“It’s the oldest new thing around! In other words, I’m grateful that such a powerful tradition is being brought (back) into the school system. A shift is needed, and this is definitely an integral part of it.” - ESL Instructor, ESI (English Studies Institute)

 

Values and Principles of Restorative Practices

The core of Restorative Practices is restoring and building
RELATIONSHIPS.

Values and Principles of A Restorative Approach in Our School Communities:

  • Equity of voice
  • High expectations and support = doing things “WITH” one another and not “TO” or “FOR” them
  • Building and sustaining positive relationships
  • Inclusive decision making
  • Community building and sustaining
  • All members of the community are valued
  • Authentic listening and sharing
  • Non-punitive response to wrong-doing
  • Shared responsibility

SFUSD Restorative Principles

The following principles reflect the values and concepts for implementing restorative practices in the school setting. Under each principle are some of its important implications.

Restorative Practices:

  •  Acknowledges that relationships are central to building community.
    • Considerable effort and time is spent on building and sustaining positive, trusting relationships among ALL members of the school community.
    • Every student, teacher, administrator, staff member, and parent/guardian is a valued member of the school community.
    • All members of the school community are involved in a process of naming the values and principles to live by within their school community.
  • Ensures equity of voice among all members of the community. All voices are valued, everyone is heard.
    • Systems and structures are established to ensure that all members of the school community have equal opportunities for meaningful participation.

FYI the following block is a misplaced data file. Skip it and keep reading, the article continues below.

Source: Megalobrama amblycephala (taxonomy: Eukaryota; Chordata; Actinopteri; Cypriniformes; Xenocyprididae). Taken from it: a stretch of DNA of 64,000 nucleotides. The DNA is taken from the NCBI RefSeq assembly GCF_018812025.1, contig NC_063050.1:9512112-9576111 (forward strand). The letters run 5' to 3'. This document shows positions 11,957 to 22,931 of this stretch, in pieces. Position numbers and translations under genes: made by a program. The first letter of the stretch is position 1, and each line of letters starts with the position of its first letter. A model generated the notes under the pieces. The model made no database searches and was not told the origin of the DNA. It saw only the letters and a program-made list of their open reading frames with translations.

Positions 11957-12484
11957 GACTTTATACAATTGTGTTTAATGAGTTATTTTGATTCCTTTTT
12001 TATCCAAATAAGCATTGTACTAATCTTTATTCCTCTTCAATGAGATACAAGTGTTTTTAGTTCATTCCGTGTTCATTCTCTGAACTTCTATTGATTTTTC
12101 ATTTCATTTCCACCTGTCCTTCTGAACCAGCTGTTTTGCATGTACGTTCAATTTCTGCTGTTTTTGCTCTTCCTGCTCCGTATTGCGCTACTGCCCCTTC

• A culture of non-judgmental, authentic listening and sharing is encouraged and reinforced.
    • Inclusive decision making practices are utilized to ensure that those impacted by decisions have a voice in the process by providing opportunities for input. Once decisions are made the reason for the decision and new expectations are clearly communicated.
    • Negotiation and cooperation are key components towards building a collaborative classroom and school environment.
  • Establishes a culture of high expectations with high support, emphasizing doing things “WITH” not “TO” or “FOR”.
    • Supports high standards and expectations for both learning and behavior in the school and classroom community, AND offers high levels of support to create positive change = Doing “WITH”.
  • Builds systems that address misbehavior and harm in a way that strengthens relationships and focuses on the harm done rather than only rule-breaking.
    • Schools establish policies to provide a safe place for learning. Real safety however comes from fostering and maintaining caring relationships.
    • Misbehavior is recognized as an offense against people and relationships, not just rule-breaking.
    • Policies need to address the root causes of discipline concerns rather than only the symptoms. The causes of misbehavior may be multiple and should be addressed by all members of the school community equally asserting high levels of expectation within a supportive environment.